Tuesday, June 9, 2009
Hi-Tech Studio: Exact Focus
Even high-end lenses can exhibit some slight front and back focus. A simple device can have you dialed in for perfection.
While you can just shoot a test picture and zoom in on your camera’s LCD to judge the ruler, this isn’t the most accurate approach. The LCD resolution isn’t good enough for critical evaluation, and a trial-and-error methodology will drive you crazy. Instead, take a full series of shots at regular intervals starting at one end of the adjustment range until finishing at the other end—your shot sequence will go -20, -15, -10, -5, 0, +5, +10, +15, +20. I wouldn’t suggest using smaller increments on your first test. The adjustment steps are extremely small and you can always fine-tune further, if necessary. To eliminate variability of your camera’s autofocus system, shoot each setting three times, re-racking the focus manually on the lens between each shot. So I could identify the setting used for each sequence, I implemented the high-tech Post-it® method and made sure my note was visible in each shot. In the near future, the LensAlign PRO will ship an add-on called the Enumerator, which allows you to indicate settings in a more professional fashion using sliders on a scale.
Once you shoot a series of shots for every lens you have, use your favorite image browser to view and compare the results on your computer monitor. I use Capture One v4.7, which allows me to compare multiple shots at a 100% view. Make a note of which settings work for each lens and dial them in on your camera. If you’re having a hard time deciding which setting is really the best, you may want to increase the contrast, bring the white point in on Levels or use an Emboss filter. My approach was to bring my white point in from 255 to 200 and apply the setting to all images. I found this technique to be very helpful.
To put the LensAlign through its paces, I tested two camera kits.
The first kit was a Nikon D3 and D300 with a few top-quality lenses, including the AF-S 24-70mm ƒ/2.8 ED-IF, AF-S 70-200mm ƒ/2.8 ED-IF VR, AF-S 105mm Micro-Nikkor ƒ/2.8 VR, AF 85mm ƒ/1.4 and AF 50mm ƒ/1.4. I also tried the manual-focus Zeiss Makro-Planar T* 50mm ƒ/2 ZF to see how the same technique would work with the camera’s focus confirmation feature. The results were interesting. Certainly, all of these lenses are good and were within what I’d assume are the manufacturer’s production tolerances. But every single lens needed some level of fine-tuning except for the manual-focus Zeiss. Most of the lenses exhibited slight front focus, while the 70-200mm ƒ/2.8 showed a fair amount of back focus. All were within the correctable range.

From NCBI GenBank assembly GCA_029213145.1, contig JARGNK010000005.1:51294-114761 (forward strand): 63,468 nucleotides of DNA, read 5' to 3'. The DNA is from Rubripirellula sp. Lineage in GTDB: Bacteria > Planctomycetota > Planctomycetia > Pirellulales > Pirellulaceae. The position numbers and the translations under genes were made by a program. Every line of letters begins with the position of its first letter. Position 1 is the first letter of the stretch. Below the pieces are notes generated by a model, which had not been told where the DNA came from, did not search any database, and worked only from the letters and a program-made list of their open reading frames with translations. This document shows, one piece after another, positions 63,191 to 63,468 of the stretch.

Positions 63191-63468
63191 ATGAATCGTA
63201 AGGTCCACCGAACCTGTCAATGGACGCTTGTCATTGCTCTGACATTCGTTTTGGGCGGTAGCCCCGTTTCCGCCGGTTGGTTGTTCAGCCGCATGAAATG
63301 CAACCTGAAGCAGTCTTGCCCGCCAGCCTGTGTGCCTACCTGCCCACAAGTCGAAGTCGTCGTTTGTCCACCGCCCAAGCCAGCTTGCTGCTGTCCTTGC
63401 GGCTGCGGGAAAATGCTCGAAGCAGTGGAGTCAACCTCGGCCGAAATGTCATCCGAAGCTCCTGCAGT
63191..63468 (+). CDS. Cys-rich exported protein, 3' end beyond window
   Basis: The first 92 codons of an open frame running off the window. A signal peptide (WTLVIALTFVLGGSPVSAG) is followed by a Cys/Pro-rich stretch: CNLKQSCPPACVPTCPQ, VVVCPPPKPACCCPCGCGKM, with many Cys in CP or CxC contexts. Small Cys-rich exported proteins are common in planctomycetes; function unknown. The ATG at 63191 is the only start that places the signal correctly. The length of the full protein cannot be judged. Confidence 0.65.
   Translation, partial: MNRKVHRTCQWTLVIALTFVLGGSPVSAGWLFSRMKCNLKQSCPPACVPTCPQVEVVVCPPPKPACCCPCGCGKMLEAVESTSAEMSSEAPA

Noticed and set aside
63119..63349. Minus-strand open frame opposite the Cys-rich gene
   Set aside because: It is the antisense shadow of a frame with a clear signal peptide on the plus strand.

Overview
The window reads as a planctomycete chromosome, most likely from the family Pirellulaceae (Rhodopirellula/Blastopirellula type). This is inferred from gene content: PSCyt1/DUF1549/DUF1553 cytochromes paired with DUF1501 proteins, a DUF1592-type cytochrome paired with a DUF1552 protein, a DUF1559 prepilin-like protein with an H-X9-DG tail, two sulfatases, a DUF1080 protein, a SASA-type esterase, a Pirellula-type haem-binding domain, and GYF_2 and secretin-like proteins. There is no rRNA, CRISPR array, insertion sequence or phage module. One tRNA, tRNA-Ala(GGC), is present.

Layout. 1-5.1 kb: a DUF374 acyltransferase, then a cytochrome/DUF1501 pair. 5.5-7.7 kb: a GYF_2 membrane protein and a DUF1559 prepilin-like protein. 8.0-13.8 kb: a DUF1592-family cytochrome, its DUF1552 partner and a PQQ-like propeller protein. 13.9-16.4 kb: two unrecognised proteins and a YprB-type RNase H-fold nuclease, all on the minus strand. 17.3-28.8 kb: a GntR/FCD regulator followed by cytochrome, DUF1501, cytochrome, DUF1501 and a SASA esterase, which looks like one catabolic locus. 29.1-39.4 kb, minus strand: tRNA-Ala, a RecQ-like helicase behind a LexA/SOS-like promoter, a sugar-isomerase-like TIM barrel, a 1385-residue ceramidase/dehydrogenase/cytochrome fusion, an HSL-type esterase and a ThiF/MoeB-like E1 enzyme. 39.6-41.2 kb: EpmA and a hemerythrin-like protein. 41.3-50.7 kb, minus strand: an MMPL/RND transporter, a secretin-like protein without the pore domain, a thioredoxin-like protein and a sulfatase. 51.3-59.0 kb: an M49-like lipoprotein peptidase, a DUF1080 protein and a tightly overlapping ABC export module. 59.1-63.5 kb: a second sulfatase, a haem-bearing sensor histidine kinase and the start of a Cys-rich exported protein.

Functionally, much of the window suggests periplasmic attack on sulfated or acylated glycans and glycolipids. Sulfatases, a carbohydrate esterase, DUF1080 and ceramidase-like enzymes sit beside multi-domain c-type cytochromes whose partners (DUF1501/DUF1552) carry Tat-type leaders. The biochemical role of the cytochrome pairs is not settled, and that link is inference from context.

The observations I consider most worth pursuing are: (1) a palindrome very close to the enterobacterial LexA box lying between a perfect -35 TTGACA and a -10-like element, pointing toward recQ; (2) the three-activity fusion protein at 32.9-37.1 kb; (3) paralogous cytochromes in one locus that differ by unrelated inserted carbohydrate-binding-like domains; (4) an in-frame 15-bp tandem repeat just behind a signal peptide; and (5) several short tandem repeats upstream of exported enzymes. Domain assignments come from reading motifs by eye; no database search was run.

My second kit was a Canon EOS-1DS Mark III and EOS-1D Mark III using some of Canon’s best glass. I again had some fascinating results. Some lenses like the EF 50mm ƒ/1.2L USM needed no adjustment, but others like the EF 135mm ƒ/2L USM benefited from some tweaking. I also realized that there are limits to this technique. The EF 70-200mm ƒ/2.8L IS USM couldn’t be 100% adjusted using LensAlign and AF Fine Tuning. I tested this lens at 100mm and 200mm settings, but came up with varying results. At 200mm, the lens was perfect out of the box, but at the shorter setting of 100mm, the best result was with a correction of +15. With zooms, you’ll need to evaluate your needs and do your best to figure out a happy medium. The other challenge was the EF 100mm ƒ/2.8 USM Macro. At the recommended measurement distance of eight feet, the lens alternately front-focused, back-focused, then hit dead center, all in the course of three consecutive shots. Realizing that this lens is intended for close-up macro photography, I moved to within four feet of the LensAlign. Here, the results were perfect, repeatable and required no tuning at all.
There are limits to in-camera adjustments. AF Fine Tuning is a linear correction; lens performance is nonlinear. This made optimizing the 70-200mm zoom difficult. Manufacturers do have some ability to correct for nonlinear alignment, and the LensAlign may help you identify problems. Another variable to be aware of is a phenomenon known as a spurious autofocus event—the camera changes focus between shots even though the subject has remained stationary. I encountered more than one spurious AF event in the course of my testing, which is why you should shoot at least three exposures at the same setting.
Overall, the LensAlign was an easy-to-use, effective tool for solving the problem of lens-focus alignment when combined with a D-SLR’s AF Fine Tuning feature. At $139.95, the PRO model is worth the money, even if you just want to satisfy your curiosity as to whether your lenses are working at their peak performance. And if you’ve been struggling with achieving sharp focus, this may be the answer you’ve been looking for.
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